There have been times in this lockdown when it felt like I’ve mended every day. Sometimes just adding a few stitches so that the underwire doesn’t peek out of there, or stitching a button back on. Or re-sewing the seam that keeps Mum and Dad’s shopping bag in use instead of it hitting the bin. Or sewing the binding back onto the edge of the gardening gloves. Darning my beloved’s slipper sole…
This much mended shirt began as flour bags from the Fremantle Roller Mills, with a big red dingo as well as the name of the mill and the weight of the bag. That was a long time ago! The front edge had worn down to fraying and the corner of the pocket had become a hole. So I covered the worn edge with some handkerchief fabric complete with rolled edge hem–it was in the scrap pile so must not have made the final cut for a hanky!
For those wondering how the patches on the inside are wearing–here’s the inside. The madder dyed thread has been through many washes, some focused more on getting out the grime than protecting plant dyes.
The back is now so thin the patches from my mother-out-law’s kimono dressing gown can be seen right through it. But I love wearing this shirt… it feels so soft and lovely and is such a good gardening companion. I’m just going to wait and see when the time comes that I don’t want to mend it again.
Under that indigo dyed thread is a small patch taken from the scrap pile to reinforce the pocket corner. The time for this shirt has not come yet!
Long, long ago (the 1980s) I was a university student in the days before voluntary student unionism. Everyone paid a student union fee, and a lot of student services were paid for in this way, that no longer exist on university campuses in Australia. On my campus there was a craft studio. It was a thing of wonder to me that there was a space with a part time staff member where you could go and make stuff for free or for cheap. The woman who ran it would teach you things at a basic level and let you go. As a young activist, I learned how to do basic screenprinting, and in the days before photocopying and laser printing were freely available and good to look at, this is the way we created posters for events or occasionally, t shirts.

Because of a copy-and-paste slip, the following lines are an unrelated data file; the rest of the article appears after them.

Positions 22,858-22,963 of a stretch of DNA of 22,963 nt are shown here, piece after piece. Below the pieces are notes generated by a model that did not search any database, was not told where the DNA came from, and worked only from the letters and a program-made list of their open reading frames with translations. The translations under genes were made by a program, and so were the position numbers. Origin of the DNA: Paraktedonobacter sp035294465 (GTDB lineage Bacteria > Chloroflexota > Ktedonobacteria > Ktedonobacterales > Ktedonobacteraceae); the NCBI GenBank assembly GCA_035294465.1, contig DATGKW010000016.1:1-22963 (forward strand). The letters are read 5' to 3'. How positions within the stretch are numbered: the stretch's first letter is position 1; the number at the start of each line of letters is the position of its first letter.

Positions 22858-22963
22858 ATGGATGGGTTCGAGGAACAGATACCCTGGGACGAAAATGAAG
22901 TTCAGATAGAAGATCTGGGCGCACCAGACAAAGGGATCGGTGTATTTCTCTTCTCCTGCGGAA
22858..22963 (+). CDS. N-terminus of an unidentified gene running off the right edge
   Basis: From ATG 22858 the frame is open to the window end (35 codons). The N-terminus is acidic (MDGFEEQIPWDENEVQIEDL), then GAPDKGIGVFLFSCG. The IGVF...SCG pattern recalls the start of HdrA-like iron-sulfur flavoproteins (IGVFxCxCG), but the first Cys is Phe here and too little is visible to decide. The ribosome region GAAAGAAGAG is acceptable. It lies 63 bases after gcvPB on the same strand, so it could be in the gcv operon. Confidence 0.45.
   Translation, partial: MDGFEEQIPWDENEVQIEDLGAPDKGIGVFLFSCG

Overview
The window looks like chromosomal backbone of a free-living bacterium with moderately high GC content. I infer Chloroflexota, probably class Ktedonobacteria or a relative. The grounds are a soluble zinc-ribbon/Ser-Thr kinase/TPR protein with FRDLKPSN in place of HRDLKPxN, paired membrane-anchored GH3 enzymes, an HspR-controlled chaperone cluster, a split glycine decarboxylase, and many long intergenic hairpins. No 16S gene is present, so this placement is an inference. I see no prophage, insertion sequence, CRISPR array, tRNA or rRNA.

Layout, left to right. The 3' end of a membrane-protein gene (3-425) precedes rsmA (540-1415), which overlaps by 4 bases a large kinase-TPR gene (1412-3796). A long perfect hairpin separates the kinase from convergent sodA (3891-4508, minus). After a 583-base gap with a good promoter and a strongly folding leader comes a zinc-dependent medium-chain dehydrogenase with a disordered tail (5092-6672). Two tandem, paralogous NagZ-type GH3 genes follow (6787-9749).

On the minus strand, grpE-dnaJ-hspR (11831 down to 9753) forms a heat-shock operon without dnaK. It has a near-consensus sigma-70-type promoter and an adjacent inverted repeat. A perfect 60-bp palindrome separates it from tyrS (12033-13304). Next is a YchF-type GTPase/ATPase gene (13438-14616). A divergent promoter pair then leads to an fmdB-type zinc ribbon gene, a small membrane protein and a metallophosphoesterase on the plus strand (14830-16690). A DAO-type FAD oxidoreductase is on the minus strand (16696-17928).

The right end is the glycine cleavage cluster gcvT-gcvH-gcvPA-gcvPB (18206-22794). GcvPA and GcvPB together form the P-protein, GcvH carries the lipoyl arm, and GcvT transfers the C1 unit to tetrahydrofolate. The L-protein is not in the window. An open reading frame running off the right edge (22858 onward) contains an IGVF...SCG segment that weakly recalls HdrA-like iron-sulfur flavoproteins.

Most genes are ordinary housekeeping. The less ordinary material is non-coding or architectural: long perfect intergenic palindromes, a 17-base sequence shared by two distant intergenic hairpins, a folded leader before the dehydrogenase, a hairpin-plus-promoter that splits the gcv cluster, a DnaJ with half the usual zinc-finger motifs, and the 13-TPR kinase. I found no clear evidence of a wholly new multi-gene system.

There is nothing fancy about my skills and lack of practice has not improved them, I’m sure. But to my surprise sometimes at Extinction Rebellion crafternoon I’ve been the one teaching screen printing, because others don’t know how, at all. The embrace of imperfection in Extinction Rebellion is a good fit for my lived imperfection. Before we went to lockdown, I had borrowed one of the very much preloved and probably 1980s era silk screens that had been donated to us and a friend’s squeegee. I had op shopped up sheets in good colours (and some that are less good)… and now I’ve also had time for digging around for stencil artwork and creating some of my own. I made this screen with stuff from an art shop (that was not available in the 1980s!!)
Plus the traditional one, cut in this case from a roll of second hand wallpaper from the Adelaide Remakery.
Between them, my first effort resulted in a lot of patches and my second, in patches and some bag blanks…
And some of them turned out quite well, especially considering the less than perfect combination of a very much used screen and my basic skills.
I received a copy of Make and Mend by Jessica Marquez for Christmas, and I just can’t resist a bag, apparently. I loved the idea of a feature embroidered pocket, and did I ever have jeans in need of transformation. Some from op shops and some from friends who have heard I can make something from their dead clothing.